Karim Khan withdraws from Gicheru's case
By Kamau Muthoni
| July 1st 2021
International Criminal Court prosecutor Karim Khan has recused himself from lawyer Paul Gicheru’s case.
Barely two weeks after taking over from Fatou Bensouda, Khan has opted not to prosecute Gicheru’s case, instead, leaving it to deputy Prosecutor James Stewart.
Confirming his exit, Pre-Trial Chamber A Judge Reine Alapini-Gansou said that the office of the prosecutor had cited impartiality as the reason for recusal.
"Noting the importance of transparency and to ensure the proper conduct of the proceedings, the Chamber considers it necessary to put the matter on the public record of the case and explain what effects it attaches to the recusal," the judge said.
At the heart of the case is alleged Gicheru’s witness tampering in DP William Ruto and radio journalist Joshua Arap Sang case. Khan was Ruto’s lawyer in this case.
"On June 28, 2021, the Office of the Prosecutor advised the Chamber that the current Prosecutor has recused himself from the proceedings in this case, pursuant to article 42(7) of the Statute. It further explained that the Deputy Prosecutor will perform all the acts that the Prosecutor would have to carry out in the present case, pursuant to article 42(2) of the statute," Justice Gansou said.
Following the move, and despite him being the head of the Hague based court, the new prosecutor will no longer have access to information or evidence regarding Gicheru's case.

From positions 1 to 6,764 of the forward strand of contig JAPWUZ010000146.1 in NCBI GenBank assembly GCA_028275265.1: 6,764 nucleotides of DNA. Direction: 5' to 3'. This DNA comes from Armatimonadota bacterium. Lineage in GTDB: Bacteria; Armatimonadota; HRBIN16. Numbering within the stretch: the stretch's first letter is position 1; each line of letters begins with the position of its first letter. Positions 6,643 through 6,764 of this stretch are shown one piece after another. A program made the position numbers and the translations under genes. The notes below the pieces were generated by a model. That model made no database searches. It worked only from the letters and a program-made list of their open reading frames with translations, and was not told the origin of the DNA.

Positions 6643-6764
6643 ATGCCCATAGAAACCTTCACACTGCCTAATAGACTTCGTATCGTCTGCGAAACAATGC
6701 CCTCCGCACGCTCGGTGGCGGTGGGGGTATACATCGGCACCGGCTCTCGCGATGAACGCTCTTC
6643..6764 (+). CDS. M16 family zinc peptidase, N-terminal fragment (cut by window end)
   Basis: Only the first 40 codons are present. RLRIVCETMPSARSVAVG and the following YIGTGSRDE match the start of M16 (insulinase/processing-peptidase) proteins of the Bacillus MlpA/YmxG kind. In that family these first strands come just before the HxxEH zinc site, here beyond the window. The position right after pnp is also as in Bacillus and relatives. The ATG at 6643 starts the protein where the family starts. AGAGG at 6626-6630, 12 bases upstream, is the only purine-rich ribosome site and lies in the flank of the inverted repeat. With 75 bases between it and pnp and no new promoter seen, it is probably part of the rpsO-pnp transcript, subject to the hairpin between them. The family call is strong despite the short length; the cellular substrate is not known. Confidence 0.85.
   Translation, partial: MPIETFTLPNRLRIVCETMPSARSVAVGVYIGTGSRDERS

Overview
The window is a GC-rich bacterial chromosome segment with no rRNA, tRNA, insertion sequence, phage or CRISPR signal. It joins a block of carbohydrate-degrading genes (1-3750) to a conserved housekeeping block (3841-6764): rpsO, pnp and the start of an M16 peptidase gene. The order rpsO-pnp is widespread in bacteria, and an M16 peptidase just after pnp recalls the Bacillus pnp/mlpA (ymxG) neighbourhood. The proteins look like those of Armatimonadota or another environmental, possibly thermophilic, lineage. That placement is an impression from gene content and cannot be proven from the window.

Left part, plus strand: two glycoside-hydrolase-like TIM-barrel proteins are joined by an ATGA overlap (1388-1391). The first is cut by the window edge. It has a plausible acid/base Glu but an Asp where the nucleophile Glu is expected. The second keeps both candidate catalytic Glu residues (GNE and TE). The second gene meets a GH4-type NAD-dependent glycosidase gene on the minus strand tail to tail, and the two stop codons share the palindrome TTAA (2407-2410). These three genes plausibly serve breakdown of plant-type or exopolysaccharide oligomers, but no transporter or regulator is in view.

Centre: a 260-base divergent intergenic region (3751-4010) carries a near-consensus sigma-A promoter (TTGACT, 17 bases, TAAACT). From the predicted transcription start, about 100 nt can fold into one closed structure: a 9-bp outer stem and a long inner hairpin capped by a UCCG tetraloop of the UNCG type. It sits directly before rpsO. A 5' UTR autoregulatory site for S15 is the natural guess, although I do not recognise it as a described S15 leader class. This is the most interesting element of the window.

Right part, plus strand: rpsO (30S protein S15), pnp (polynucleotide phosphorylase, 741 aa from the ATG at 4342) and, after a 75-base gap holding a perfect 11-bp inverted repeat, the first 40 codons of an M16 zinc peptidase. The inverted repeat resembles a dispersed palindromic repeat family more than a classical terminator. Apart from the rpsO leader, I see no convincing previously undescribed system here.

At the same time, he will also not either carry out administrative decisions on the case or participate in discussions about it.
"The Chamber considers that the Deputy Prosecutor will replace the Prosecutor and perform any of his functions for the purposes of this case," the judge directed.
The 51-year-old British national replaced Bensouda for a nine-year term and Gicheru’s file was in his in-tray.
In his inaugural speech, the new prosecutor said he wants to bring back accountability and hopes to work with countries that are not among the 123 members bound by the Rome Statute.
“The priority for me, and I believe that’s the principle of the Rome Statute, is not to focus so much on where trials take place, but to ensure that the quest for accountability and inroads on impunity are made,” Khan said.
“My conviction is that we can find common ground in the quest and in the imperative to ensure we eradicate genocide, crimes against humanity and war crimes.”
Not only will Khan’s reign as top prosecutor of international crimes and crimes against humanity draw scrutiny, but his decision on whether Kenya’s cases should be re-opened or closed eternally will also be a burden to deal with.
ICC left the cases against President Uhuru Kenyatta and Ruto open despite dropping the charges.
Khan beat three other candidates by garnering 72 votes from the 123-member states and was largely pushed by Kenya. He was not on the initial shortlist but in the end, he surpassed the required votes by 10.
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